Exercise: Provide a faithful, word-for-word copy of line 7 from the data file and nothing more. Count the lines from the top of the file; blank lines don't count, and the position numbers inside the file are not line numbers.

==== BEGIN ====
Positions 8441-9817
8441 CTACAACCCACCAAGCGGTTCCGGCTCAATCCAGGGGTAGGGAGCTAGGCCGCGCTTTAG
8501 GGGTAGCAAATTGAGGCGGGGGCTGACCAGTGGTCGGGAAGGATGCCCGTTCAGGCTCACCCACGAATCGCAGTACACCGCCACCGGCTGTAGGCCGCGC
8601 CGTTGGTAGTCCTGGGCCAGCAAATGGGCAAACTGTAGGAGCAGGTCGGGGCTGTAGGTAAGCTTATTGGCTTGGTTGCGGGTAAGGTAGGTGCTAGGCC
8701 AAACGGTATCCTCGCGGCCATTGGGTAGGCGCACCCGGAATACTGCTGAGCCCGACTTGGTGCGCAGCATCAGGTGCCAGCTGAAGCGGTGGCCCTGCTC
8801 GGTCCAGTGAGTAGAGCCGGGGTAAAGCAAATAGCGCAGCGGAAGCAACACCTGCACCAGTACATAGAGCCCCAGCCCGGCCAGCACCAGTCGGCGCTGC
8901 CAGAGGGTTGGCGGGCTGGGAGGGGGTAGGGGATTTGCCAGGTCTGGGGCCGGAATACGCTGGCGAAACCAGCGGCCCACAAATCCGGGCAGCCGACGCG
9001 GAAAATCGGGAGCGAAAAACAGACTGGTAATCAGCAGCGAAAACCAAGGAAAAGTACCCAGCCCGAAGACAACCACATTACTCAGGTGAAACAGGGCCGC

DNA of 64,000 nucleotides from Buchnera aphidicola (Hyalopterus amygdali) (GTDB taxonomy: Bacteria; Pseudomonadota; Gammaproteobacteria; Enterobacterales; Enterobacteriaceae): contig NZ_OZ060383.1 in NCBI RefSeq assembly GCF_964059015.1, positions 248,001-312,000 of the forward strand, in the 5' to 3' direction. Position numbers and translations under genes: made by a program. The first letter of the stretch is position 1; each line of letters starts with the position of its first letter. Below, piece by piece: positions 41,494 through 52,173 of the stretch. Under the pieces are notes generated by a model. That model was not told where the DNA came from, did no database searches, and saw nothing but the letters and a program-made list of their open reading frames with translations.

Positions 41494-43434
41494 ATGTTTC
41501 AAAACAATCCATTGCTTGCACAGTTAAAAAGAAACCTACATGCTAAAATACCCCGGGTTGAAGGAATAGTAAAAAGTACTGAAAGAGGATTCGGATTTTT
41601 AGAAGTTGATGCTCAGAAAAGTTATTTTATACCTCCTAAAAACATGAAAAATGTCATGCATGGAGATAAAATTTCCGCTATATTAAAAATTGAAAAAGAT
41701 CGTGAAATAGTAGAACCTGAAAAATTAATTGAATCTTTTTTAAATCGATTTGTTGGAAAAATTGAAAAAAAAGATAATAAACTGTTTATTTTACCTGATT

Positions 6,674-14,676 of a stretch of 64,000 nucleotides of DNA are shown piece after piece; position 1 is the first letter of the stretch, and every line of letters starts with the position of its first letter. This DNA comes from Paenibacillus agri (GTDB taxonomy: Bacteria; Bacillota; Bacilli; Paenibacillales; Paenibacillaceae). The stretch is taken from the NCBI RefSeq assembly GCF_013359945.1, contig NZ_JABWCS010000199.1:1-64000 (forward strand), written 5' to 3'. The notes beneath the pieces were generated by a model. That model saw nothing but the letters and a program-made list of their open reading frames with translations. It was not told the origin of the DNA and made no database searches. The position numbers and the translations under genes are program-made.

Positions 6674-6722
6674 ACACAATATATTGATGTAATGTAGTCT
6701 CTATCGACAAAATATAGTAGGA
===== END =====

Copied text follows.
8901 CAGAGGGTTGGCGGGCTGGGAGGGGGTAGGGGATTTGCCAGGTCTGGGGCCGGAATACGCTGGCGAAACCAGCGGCCCACAAATCCGGGCAGCCGACGCG